Libya has reported a rise in the number of tuberculosis (TB) cases, particularly among migrants and refugees.
Doctor Hassan Al-Misrati, director of medical affairs at Abu Sitta Hospital for Chest Diseases and Chest Critical Care in Tripoli said in a recent interview that the facility is the only center treating TB patients in western and southern Libya.
Libya has reported an increase in the number of people infected with tuberculosis, its spread is especially high among migrants and refugees, medical sources on the ground said on March 24, on World Tuberculosis Day.
The World Health Organization had classified Libya as a middle burden country in terms of the diffusion of TB. However, cases have been rising in recent years as the Libyan health system has been severely disrupted by years of civil war and the COVID-19 pandemic.
Victor is a 40-year-old Nigerian who arrived in Libya three years ago. He said in a recent interview that he started feeling sick and weak gradually, about a year ago. "At first, I went to the pharmacy to buy drugs, but things weren't going in the right direction and my condition did not improve, so I decided to go to the hospital and started visiting doctors who prescribed some medicines".
However, due to the coronavirus pandemic Victor was prevented from going to hospital and so he "started buying medicines from pharmacies on my own. My health worsened until a Libyan man saw me, took pity on me and brought me to a hospital."
Victor was taken to Abu Sitta Hospital for respiratory diseases in Tripoli. When he arrived, his health was so poor that he was almost unable to walk. "Before I reached this hospital, I could not walk two meters, but now I feel much better after they treated me here at Abu Sitta Chest Hospital", he said.
According to Dr Hassan Al-Misrati, director of medical affairs at Abu Sitta Hospital for Chest Diseases and Chest Critical Care, the facility is the only treatment center in western and southern Libya for (TB) cases and other chest diseases.
Abu Sitta Hospital --plagued by overcrowding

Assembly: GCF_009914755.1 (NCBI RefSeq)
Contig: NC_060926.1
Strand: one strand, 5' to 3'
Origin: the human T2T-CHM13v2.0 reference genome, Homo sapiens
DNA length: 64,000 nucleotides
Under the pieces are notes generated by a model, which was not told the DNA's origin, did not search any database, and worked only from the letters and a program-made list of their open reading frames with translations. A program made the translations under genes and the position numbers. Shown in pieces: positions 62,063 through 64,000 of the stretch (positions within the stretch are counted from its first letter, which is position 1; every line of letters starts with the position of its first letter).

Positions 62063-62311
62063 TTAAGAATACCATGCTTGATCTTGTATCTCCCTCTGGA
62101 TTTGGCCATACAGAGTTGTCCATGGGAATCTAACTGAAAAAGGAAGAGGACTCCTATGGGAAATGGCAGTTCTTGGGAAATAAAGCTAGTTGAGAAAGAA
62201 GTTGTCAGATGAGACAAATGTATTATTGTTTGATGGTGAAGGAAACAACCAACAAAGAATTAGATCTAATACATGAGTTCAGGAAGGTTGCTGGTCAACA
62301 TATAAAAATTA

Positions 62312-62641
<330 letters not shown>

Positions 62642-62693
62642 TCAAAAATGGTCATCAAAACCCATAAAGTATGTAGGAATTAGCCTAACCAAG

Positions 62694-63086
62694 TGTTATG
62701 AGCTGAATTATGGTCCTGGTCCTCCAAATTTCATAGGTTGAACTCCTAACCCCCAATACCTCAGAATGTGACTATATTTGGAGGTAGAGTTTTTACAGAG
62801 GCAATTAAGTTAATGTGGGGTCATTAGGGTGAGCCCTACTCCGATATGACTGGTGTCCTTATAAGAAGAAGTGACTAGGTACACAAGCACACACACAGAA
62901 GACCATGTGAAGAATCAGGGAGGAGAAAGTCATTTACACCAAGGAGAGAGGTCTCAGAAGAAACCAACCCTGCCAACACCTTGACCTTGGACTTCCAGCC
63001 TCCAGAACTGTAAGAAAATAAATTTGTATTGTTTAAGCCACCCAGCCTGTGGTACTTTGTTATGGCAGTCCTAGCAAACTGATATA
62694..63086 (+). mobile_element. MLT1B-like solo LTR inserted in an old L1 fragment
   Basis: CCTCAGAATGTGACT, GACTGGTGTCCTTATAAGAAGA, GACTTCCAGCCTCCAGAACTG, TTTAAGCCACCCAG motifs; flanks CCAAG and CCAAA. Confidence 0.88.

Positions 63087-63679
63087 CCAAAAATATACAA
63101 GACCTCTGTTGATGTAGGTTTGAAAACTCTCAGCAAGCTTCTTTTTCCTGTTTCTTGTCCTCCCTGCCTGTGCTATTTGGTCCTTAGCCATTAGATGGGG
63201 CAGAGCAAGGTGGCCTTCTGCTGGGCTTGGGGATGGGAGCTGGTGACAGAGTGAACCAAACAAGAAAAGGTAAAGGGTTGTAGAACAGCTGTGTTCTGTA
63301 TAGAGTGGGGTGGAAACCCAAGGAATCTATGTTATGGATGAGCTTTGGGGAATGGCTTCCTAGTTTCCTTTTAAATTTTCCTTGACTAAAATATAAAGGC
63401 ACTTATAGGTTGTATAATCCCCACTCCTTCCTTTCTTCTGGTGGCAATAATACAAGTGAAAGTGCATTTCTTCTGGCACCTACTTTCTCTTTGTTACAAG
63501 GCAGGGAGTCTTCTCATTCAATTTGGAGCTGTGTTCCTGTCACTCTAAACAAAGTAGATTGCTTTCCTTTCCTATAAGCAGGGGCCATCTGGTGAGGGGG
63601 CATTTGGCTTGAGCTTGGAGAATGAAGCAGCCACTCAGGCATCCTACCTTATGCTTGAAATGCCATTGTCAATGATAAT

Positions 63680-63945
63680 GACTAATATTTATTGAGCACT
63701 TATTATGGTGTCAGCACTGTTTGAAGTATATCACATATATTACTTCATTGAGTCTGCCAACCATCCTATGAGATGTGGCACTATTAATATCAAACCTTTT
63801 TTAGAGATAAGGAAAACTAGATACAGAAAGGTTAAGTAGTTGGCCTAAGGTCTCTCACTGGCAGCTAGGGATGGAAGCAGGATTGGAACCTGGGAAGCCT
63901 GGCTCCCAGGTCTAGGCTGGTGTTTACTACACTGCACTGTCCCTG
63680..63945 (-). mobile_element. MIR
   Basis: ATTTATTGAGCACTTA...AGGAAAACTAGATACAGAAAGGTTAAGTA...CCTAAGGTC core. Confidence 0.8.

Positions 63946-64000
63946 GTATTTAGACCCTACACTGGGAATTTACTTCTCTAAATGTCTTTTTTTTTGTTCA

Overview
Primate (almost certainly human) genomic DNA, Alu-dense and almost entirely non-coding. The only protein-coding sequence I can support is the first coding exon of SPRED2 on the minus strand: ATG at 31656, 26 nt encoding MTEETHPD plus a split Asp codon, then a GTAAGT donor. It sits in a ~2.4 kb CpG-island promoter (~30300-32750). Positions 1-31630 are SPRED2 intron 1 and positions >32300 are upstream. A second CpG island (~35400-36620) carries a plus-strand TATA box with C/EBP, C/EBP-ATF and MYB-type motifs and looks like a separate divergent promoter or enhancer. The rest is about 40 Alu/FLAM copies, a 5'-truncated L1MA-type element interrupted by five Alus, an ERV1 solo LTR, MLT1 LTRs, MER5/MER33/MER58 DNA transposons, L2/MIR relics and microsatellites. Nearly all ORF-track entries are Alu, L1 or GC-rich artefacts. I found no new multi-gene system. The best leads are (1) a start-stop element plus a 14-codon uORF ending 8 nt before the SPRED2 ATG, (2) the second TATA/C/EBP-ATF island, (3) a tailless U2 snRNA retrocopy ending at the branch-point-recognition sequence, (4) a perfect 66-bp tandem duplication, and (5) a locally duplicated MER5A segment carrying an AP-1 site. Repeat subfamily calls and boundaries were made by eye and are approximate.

Dr Hassan Al-Misrati explained that, "currently, this hospital is responsible for treating and accommodating tuberculosis cases, as there is an ambulance and emergency department here, and an endoscopy and diagnostics department, but there are no outpatient clinics."
Other hospitals in western and southern Libya are sending TB patients to them, said Dr Hassan, expressing great concern about overcrowding. He said there had been "an increasing influx of patients, which caused the hospital to become overcrowded, due to the lack of alternative centers for tuberculosis patients, and unfortunately we do not have the capacity [to care for everyone]."
Conflict and instability in Libya have so far prevented the development and construction of a hospital to meet demand for specific treatments - a critical challenge, the doctor said. The lack of hospital facilities, such as laboratories and outpatient clinics have led the number of patients to exceed the hospital's capacity.
Dr Hassan Al-Misrati added that "TB usually affects groups with limited income who live in crowded spaces, where it is easy to spread the disease, especially in the absence of community awareness."
Unawareness, late diagnosis compound problem
Among the existing challenges is the failure to conduct surveys, in particular targeting specific areas, which may indicate how the disease is spreading. Research contributes to the early detection of cases and treatment before symptoms worsen, said medical sources on the ground.
Over the past ten years, instability, the absence of health control measures at the border and irregular migration managed by human traffickers have all contributed to the spread of this epidemic in Libya, the sources said.
The apparent lack of knowledge and awareness in the country about this health issue have often contributed to late detection and treatment.
Jira, a 21-year-old migrant from Mali, said it took her a month to get a diagnosis and find Abu Sitta Hospital. "I arrived at the center 15 days ago", she said in a recent interview. "It took time to find out about this hospital. For me, searching for a medical diagnosis and healthcare was not an easy task. My husband looked for health care facilities and asked many people for information for about a month" before finding Abu Sitta, she said.